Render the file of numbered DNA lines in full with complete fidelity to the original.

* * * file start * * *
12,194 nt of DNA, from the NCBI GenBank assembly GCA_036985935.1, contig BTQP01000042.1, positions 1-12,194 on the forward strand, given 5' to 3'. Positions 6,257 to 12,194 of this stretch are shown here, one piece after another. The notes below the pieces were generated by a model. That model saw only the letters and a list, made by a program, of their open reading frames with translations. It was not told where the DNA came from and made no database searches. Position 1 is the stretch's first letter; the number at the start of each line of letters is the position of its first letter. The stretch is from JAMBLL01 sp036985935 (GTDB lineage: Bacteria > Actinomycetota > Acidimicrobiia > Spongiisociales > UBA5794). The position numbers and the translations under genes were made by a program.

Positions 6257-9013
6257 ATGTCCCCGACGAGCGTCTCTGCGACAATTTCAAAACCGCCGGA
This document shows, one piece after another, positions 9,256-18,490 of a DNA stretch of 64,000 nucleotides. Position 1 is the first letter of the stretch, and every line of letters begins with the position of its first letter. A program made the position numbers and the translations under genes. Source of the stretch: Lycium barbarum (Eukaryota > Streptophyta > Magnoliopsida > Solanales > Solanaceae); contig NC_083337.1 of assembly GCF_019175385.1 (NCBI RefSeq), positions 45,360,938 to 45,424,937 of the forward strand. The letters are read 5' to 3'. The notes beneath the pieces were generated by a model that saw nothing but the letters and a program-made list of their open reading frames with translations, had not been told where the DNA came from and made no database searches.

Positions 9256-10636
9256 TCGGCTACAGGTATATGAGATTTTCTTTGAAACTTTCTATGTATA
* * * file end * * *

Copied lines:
12,194 nt of DNA, from the NCBI GenBank assembly GCA_036985935.1, contig BTQP01000042.1, positions 1-12,194 on the forward strand, given 5' to 3'. Positions 6,257 to 12,194 of this stretch are shown here, one piece after another. The notes below the pieces were generated by a model. That model saw only the letters and a list, made by a program, of their open reading frames with translations. It was not told where the DNA came from and made no database searches. Position 1 is the stretch's first letter; the number at the start of each line of letters is the position of its first letter. The stretch is from JAMBLL01 sp036985935 (GTDB lineage: Bacteria > Actinomycetota > Acidimicrobiia > Spongiisociales > UBA5794). The position numbers and the translations under genes were made by a program.

Positions 6257-9013
6257 ATGTCCCCGACGAGCGTCTCTGCGACAATTTCAAAACCGCCGGA
This document shows, one piece after another, positions 9,256-18,490 of a DNA stretch of 64,000 nucleotides. Position 1 is the first letter of the stretch, and every line of letters begins with the position of its first letter. A program made the position numbers and the translations under genes. Source of the stretch: Lycium barbarum (Eukaryota > Streptophyta > Magnoliopsida > Solanales > Solanaceae); contig NC_083337.1 of assembly GCF_019175385.1 (NCBI RefSeq), positions 45,360,938 to 45,424,937 of the forward strand. The letters are read 5' to 3'. The notes beneath the pieces were generated by a model that saw nothing but the letters and a program-made list of their open reading frames with translations, had not been told where the DNA came from and made no database searches.

Positions 9256-10636
9256 TCGGCTACAGGTATATGAGATTTTCTTTGAAACTTTCTATGTATA